I thanked him, and glanced at Allen just as he placed the empty pudding container on a kitchen tray. Then I walked out of the bar.

In my darkened bedroom, I spread the yellowed newspaper on the floor in front of me and laid down on my stomach to look at it. I couldn’t shake the image of Frank lying on his bed, his fat fingers joined over his bloated belly, eyes half closed as if he’d been saturated in opiates. Images of his room, and the hallway crowded with boxes, his fat pet cat rubbing on my pant leg, flooded my mind. Momentarily lost in these images, the tinny sound of blood dripping onto the paper brought me back to awareness. As I put a finger to my nostril, a sharp jolt of pain flashed through the center of my brain. I lost my orientation, and was swept into a vision.

Surrounding me were dark shadows, back lit in a moonless night. Trees framed the outline of a wooded clearing. Children laughing and talking unintelligibly echoed through the field. The sounds of water splashing, feet kicking, and another splash informed me of the direction I would take. In front of me, shadowy forms moved on gray horizon lines. A voice called,
“Frank, stop it!”
Instantly, I was in the pond. The coolness of rippling water caressed my ears and mouth. A small face appeared in front of me. Carole? I wanted to ask, but no voice would come from my throat.
“Frank, cut it out!”
I see the girl in the water. A shadow takes her under. The water moves slowly in circles round and round the pond and I fight to stay afloat. The vortex is pulling her under. She is choking, coughing, fighting for her life. Her struggle engulfs me and I take in the same water. My mouth opens and water pours in and fills my throat and sinus, drowning my senses in her screams. I am consumed in the echoes of her struggle. Then a quiet stillness, a dark figure standing on the shore. Slowly, I swim forward where banking meets the water. He is there, looking down on me, but I cannot see his face, only a mask blackness shaped vaguely in horror and disbelief. I rise up, floating far above the pond. Water gushes from my nose and mouth and I struggle to breath. The dark figure glares at me. Ignited in ruby red, the eyes follow me as I rise above the trees, far above the field and into the cold blackness beyond.
When I awoke, my nose was still dripping blood. I rolled onto my back on the bed and put an old t-shirt to my face. The trobbing in my head was slowly dissipating and when I recovered enough from this frightening dream state, I opened my eyes and found the newspaper. Slowly I turned the pages until I stopped on the obituary section. There I found mention of a young girl who’d drowned in a back woods swimming hole near the town of Manchester, New Hampshire. She was seven years old at the time and her name was Carole Cosh. The drowning details were not listed, but at the bottom of the column it read: She is survived by her Mother, Janet, her Father, Franklin and her older brother, Frank, Jr.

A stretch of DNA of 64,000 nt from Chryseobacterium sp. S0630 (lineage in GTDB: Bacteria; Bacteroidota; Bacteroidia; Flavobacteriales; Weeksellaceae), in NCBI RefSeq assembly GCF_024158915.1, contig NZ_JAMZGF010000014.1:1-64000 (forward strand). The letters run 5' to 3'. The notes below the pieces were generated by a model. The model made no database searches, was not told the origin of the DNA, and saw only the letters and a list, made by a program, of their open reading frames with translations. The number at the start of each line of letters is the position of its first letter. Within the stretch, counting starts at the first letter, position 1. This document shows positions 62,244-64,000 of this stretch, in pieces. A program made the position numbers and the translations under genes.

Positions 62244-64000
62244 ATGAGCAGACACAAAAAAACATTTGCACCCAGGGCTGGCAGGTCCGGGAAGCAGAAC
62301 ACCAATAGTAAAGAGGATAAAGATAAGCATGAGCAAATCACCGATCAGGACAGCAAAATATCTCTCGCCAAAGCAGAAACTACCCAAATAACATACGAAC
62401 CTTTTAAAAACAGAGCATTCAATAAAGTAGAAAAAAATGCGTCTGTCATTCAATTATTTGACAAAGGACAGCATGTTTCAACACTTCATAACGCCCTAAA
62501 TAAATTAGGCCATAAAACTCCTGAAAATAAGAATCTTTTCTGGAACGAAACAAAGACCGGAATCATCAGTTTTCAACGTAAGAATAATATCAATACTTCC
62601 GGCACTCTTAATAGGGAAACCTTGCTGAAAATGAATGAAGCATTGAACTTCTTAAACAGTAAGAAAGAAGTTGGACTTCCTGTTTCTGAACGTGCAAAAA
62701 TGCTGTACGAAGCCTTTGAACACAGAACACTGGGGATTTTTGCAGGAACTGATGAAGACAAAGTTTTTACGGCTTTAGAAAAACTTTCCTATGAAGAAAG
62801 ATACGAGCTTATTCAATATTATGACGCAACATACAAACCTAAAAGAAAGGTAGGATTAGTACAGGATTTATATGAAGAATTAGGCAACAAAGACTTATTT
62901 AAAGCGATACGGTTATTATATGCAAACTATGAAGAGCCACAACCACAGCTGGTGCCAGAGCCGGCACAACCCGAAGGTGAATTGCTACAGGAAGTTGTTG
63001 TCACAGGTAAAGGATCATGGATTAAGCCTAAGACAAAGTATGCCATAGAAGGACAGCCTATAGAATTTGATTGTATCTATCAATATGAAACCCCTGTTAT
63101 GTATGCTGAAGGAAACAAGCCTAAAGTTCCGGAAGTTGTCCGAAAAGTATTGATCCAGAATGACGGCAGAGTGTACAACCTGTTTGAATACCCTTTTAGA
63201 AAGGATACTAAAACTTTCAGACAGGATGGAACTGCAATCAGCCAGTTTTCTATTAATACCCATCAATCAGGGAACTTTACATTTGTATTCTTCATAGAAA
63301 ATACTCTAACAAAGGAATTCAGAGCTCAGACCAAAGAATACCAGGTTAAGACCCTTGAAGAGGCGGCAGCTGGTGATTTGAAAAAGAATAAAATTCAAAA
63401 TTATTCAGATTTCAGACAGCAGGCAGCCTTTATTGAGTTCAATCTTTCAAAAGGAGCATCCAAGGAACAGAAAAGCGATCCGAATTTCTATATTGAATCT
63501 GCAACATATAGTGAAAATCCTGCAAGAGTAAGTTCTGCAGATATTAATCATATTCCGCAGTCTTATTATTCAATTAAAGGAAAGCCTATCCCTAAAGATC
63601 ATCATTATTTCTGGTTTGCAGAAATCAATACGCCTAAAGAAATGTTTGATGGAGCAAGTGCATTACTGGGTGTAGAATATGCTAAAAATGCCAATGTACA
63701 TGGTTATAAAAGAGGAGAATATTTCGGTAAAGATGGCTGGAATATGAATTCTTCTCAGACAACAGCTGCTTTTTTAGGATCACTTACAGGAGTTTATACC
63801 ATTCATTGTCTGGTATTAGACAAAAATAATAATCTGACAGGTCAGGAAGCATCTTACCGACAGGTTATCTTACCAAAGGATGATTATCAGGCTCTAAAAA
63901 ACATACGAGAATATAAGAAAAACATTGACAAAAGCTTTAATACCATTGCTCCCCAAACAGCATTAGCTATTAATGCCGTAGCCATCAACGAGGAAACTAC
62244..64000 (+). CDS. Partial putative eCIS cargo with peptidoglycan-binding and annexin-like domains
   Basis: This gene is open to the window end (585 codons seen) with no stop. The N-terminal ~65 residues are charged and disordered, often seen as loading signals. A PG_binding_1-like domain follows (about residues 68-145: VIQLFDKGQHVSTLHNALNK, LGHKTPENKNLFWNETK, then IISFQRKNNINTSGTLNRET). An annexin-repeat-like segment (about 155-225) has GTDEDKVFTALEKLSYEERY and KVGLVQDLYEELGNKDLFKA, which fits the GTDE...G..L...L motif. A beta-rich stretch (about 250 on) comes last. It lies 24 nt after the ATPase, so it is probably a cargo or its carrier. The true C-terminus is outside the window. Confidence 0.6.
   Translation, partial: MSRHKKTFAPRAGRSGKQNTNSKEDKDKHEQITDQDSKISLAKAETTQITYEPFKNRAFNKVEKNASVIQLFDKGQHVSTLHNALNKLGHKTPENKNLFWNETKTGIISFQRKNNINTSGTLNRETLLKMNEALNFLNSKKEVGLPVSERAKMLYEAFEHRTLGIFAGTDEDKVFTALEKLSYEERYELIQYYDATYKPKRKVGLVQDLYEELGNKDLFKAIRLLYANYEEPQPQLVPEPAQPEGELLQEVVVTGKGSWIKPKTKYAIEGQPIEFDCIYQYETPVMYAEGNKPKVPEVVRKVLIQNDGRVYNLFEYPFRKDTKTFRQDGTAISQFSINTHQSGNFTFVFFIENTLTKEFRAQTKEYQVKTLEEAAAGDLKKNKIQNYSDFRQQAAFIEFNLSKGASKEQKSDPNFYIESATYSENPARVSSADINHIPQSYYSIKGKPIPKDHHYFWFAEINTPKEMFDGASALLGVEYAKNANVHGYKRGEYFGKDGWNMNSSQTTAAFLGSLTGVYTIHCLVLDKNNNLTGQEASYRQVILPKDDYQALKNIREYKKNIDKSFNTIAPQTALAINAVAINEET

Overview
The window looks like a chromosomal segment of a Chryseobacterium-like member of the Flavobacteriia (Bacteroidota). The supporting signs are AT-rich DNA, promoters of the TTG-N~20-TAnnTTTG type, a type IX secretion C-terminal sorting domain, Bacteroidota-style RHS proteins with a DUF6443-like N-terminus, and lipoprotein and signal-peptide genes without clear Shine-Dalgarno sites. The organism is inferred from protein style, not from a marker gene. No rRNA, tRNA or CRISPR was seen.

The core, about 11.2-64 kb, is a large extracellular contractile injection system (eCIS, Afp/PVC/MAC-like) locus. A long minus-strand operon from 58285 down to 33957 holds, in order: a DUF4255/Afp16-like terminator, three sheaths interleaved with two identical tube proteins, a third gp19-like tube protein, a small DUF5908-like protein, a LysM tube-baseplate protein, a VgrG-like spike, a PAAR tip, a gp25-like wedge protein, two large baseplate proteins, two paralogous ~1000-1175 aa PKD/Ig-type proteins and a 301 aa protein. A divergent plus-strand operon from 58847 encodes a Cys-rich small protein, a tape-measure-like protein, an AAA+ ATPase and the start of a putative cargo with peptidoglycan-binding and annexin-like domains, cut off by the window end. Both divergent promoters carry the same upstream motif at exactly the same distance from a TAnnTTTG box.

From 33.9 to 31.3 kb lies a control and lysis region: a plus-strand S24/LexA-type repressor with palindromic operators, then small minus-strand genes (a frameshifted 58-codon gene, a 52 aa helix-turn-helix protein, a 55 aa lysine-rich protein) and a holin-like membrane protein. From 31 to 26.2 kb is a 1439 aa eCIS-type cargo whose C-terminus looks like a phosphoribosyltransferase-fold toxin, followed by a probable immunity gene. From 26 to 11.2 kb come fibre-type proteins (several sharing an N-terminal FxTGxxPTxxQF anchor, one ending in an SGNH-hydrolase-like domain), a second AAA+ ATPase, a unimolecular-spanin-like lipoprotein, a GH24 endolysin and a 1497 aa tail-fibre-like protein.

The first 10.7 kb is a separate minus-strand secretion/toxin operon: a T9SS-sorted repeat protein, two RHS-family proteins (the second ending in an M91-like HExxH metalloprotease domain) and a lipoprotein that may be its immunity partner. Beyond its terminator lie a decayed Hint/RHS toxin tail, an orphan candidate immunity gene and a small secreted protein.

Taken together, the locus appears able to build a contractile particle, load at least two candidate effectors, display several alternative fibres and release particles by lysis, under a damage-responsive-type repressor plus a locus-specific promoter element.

Could this be another of Frank’s relatives? Was this in fact, his sister? And if she were already dead, why would Frank tell me he feared for her life?

Peter the rabbit bore no resemblance to a real rabbit beyond its long elliptical ears and buck teeth. I wasn’t even sure rabbits had buck teeth, but they fit the face well. I pulled him toward me and gently rubbed the very convincing gold colored eyes. They were smooth glass, cold and secured tightly to the face. The fur was matted on the belly and back and almost completely gone on the sides. I searched the seams for any breaks in the stitching. On back of its head, I felt for any holes, rips or tears. I found nothing out of the ordinary. The rabbit was clean. “I’ve frisked a thousand young rabbits.” I said out loud thinking, of the line spoken by the corrupt policeman in The Godfather. I held a cold cloth to my nose and wondered what had sent me off into dream land. Had it been the newspaper? Or was it Peter the rabbit doing his job, as Frank had almost predicted? Either way, for some reason unknown to me, for the first time, I was able to conjure dreams at will. Well, not really at will, pretty much whenever they wanted to come, but I was able to influence who they were about. And that was a major breakthrough.

to be continued...

1 comment:

  1. I read this entry but have now gone back and read half way through previous one, but ran out of energy. I will have to return again to comment. Thanks for your message. The subject matter of dreams that reveal a real event either past or future always has interest for me. I think the dream is set up quite well. I am reading a crime fiction novel now by a talented writer named Andrew Klaven called Shotgun Alley. Your writing reminds me a little of his but less smooth since he has been publishing novels several years. This novel was preceded by one called Dynamite Road I am going to look for. I think reading novels is a good way to learn how it is done in a professional manner. Be back in a couple of days.

    ReplyDelete